Marsh Fritillary pupa. Continuing with my regular progress reports for the Marsh Fritillary captive breeding programme we currently have underway (licensed) as part of a partnership project between Butterfly Conservation and Hampshire and Isle of Wight Wildlife Trust, I am pleased to report that the first pupae have now formed. The attached photo was taken today, and given that the pupal stage lasts around 16-21 days, adult butterflies will probably emerge in the first week of May, or even the last few days of April. Checking through the Hants & IoW Branch Annual Reports of the last 17 years, the first emergence for Marsh Fritillary averages out at around 13 May, but some years produce a late April first emergence. It certainly seems to be an early season, but we'll have to wait and see. I'll keep you informed as soon as there are further developments. [Posted by Andy Barker]

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Marsh Fritillary pupa
Photo © Andy Barker

11 Apr 2017

Havant Thicket. Today with temperatures reaching 14 degrees, I visited Havant Thicket (SU7110) walking the outermost tracks. I saw a total of 5 species, with lower than usual numbers of Brimstones, but with many Orange-tips. Totals: Brimstone 5M, Small White 3, Orange-tip 9M, Speckled Wood 3 and Peacock 9.

I would also, along with my son Richard and his wife Becky (in Cornwall), echo the words of Peter Eeles in our sadness at hearing the loss of our dear friend Colin Baker, with whom we shared many enjoyable sunny days watching in particular Duke of Burgundy at Noar Hill and Purple Emperors at Straits Inclosure, Alice Holt. Colin's favourite butterfly was the Brimstone, so it is poignant that so many are in flight at this sad time. [Posted by Roy Symonds]

Chalton Down, Old Idsworth. Today I visited Chalton Down (SU736156) where a few sightings were observed, Small White 2, Orange-tip 1M. [Posted by Roy Symonds]

Noar Hill Dukes.. A visit to a rather cool but sunny Noar Hill from 1030-1415 produced 4 Duke of Burgundy, 10 Orange-tip, 5 Holly Blue, 1 Small White, 6 Peacock, 2 Red Admiral, 2 Small Tortoiseshell, 2 Comma. [Posted by Mark Pike]

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Duke Of Burgundy
Photo © Mark Pike
Duke Of Burgundy
Photo © Mark Pike
Duke Of Burgundy
Photo © Mark Pike

Colin Baker. It is with much sadness that I have to report the passing of long-time member Colin Baker, who many members will remember with fondness - one of the nicest people I have ever met, and always enthusiastic. I have vivid memories of spending a good amount of time with Colin at Pamber Forest when his interest in Lepidoptera was being rekindled after a long absence. He eventually went on to create a wonderful website at http://www.lepi-photos.com. Colin's funeral will be held on May 2nd at 1:30pm, at Aldershot Crematorium. [Posted by Peter Eeles]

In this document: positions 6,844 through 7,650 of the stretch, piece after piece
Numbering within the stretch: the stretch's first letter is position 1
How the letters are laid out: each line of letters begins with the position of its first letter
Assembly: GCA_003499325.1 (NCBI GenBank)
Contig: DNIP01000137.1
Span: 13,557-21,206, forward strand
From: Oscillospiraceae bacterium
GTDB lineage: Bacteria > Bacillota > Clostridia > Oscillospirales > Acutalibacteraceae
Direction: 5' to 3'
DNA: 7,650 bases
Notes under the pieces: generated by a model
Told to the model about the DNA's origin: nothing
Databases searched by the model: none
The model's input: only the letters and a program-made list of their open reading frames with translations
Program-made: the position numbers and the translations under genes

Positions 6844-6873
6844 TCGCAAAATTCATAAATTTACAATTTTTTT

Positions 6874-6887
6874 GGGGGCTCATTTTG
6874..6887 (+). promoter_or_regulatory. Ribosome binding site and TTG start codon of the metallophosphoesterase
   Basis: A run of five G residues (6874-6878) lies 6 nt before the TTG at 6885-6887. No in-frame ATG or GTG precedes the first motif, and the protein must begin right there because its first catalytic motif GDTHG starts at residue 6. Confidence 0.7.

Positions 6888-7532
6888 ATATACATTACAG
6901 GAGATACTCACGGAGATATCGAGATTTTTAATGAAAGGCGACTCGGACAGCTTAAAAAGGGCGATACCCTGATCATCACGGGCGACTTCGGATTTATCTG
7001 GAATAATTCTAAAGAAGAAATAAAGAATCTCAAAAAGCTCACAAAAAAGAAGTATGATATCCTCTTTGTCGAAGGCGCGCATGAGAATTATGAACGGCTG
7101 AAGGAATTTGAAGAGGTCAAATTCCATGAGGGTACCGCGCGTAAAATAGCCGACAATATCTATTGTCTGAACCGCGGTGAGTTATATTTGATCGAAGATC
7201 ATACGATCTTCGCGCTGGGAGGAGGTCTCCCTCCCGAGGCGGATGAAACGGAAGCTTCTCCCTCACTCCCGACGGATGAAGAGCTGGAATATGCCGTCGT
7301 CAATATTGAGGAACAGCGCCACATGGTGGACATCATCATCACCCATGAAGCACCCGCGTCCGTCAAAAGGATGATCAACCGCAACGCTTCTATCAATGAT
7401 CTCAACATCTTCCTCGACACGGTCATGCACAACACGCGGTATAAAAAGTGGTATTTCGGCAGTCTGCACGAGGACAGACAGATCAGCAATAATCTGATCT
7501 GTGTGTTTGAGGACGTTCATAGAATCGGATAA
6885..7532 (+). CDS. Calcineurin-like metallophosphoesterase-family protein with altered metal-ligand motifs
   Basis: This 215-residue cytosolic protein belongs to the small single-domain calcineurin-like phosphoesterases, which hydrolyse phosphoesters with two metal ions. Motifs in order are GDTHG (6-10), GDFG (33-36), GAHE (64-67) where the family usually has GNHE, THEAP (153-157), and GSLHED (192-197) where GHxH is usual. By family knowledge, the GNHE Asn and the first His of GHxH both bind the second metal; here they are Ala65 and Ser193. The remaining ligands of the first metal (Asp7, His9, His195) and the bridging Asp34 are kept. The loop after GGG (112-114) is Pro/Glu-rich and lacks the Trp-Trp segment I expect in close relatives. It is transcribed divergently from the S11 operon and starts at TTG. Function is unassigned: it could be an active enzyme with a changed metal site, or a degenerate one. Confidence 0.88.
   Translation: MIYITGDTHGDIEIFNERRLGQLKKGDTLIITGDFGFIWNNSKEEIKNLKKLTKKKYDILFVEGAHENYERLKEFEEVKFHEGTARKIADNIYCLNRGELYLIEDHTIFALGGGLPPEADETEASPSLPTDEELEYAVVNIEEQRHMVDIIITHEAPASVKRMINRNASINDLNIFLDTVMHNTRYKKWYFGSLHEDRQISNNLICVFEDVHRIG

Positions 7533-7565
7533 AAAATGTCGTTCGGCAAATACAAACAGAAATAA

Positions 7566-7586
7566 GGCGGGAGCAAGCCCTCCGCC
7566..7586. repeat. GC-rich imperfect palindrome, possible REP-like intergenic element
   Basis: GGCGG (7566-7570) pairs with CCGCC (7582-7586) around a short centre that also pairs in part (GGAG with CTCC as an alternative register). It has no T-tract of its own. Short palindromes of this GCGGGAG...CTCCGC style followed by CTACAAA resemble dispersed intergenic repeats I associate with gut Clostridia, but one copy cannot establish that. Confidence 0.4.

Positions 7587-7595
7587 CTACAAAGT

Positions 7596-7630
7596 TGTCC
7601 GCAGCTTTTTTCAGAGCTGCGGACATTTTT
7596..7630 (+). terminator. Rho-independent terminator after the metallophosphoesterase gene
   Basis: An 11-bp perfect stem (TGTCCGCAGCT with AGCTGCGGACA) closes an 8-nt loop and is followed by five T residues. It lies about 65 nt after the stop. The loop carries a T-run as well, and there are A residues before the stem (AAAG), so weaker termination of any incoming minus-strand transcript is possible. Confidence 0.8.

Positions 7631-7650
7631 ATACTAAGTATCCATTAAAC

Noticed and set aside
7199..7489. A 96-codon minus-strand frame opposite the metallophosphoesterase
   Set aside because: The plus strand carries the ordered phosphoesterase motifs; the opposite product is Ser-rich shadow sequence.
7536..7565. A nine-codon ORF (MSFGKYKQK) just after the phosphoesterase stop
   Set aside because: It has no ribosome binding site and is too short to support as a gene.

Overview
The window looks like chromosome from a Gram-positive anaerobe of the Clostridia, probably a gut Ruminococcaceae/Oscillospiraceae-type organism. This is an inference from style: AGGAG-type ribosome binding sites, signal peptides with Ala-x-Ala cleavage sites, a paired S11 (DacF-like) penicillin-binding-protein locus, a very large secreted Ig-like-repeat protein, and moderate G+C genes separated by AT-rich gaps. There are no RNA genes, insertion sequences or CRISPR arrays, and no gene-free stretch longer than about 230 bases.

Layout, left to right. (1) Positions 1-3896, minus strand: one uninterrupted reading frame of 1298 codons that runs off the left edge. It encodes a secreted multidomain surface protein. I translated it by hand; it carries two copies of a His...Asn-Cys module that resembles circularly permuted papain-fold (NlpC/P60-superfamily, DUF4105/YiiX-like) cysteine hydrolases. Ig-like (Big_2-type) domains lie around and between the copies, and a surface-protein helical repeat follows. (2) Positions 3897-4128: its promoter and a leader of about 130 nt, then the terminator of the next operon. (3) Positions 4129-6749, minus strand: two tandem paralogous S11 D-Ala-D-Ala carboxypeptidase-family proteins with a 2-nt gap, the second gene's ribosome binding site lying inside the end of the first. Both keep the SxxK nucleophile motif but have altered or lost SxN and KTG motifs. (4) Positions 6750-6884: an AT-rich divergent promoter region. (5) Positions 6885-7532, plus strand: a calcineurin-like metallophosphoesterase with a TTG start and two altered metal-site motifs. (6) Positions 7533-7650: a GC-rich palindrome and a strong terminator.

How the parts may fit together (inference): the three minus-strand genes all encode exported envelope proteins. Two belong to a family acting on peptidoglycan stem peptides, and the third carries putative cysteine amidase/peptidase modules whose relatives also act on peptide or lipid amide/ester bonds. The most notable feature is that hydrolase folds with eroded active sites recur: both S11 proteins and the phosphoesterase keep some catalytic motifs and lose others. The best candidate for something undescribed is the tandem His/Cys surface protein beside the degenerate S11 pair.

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Photo © Peter Eeles

Pamber Forest. It's been a while since I checked up on the White Admiral larvae I'm monitoring at Pamber Forest, but am so glad I did! We have quite a spectrum of progress, ranging from 2 that are still in their hibernacula (3rd instar), 3 out of their hibernacula and now feeding (3rd instar) and a very early 4th instar larva! I also found quite a few Orange-tip and Brimstone eggs - the Spring has been amazing! [Posted by Peter Eeles]

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3rd instar larva still in hibernaculum
Photo © Peter Eeles
3rd instar larva - out and feeding
Photo © Peter Eeles
4th instar larva
Photo © Peter Eeles

10 Apr 2017

Milton Allotments shoreline. A warm pleasant afternoon I decided to look around my local patch, and I've lived here in this area now for 6 years, and today were the best counts of butterflies in this area for the early spring season. Good numbers of Small White, with Speckled Wood as well, this species is really doing well this year. Peacocks were battling with each other and spiralling up into the sky like wise with the Small Tortoiseshell's. Speckled Woods were chasing off Small Whites from their territories, it was Butterfly junction!Counts were as follows: Small White (15)Peacock (7) Small Tortoiseshell (4) Speckled Wood (10) Green-Veined White (3) [Posted by Ashley Whitlock]

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Male Peacock guarding his territory
Photo © Ashley Whitlock
The Speckled Wood and the Apple Blossom
Photo © Ashley Whitlock
Milton Allotments shoreline
Photo © Ashley Whitlock

09 Apr 2017

Visit to parkhurst forest I.O.W.. 22 peacocks,15 brimstones,1 orangetip, 1 comma, 2 speckled woods on a very warm day with butterflies along every ride. [Posted by Mick sivell]

Dukes On The Wing At Noar Hill. A short visit to Noar Hill this afternoon, under cloudless skies and in warm sunshine, produced 4 male Duke of Burgundy, all in the central area chalk pits. Other species seen included Orange-tip, Holly Blue, Speckled Wood, Brimstone and Comma. [Posted by Alan Thornbury]

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Duke Of Burgundy
Photo © Alan Thornbury
Duke Of Burgundy
Photo © Alan Thornbury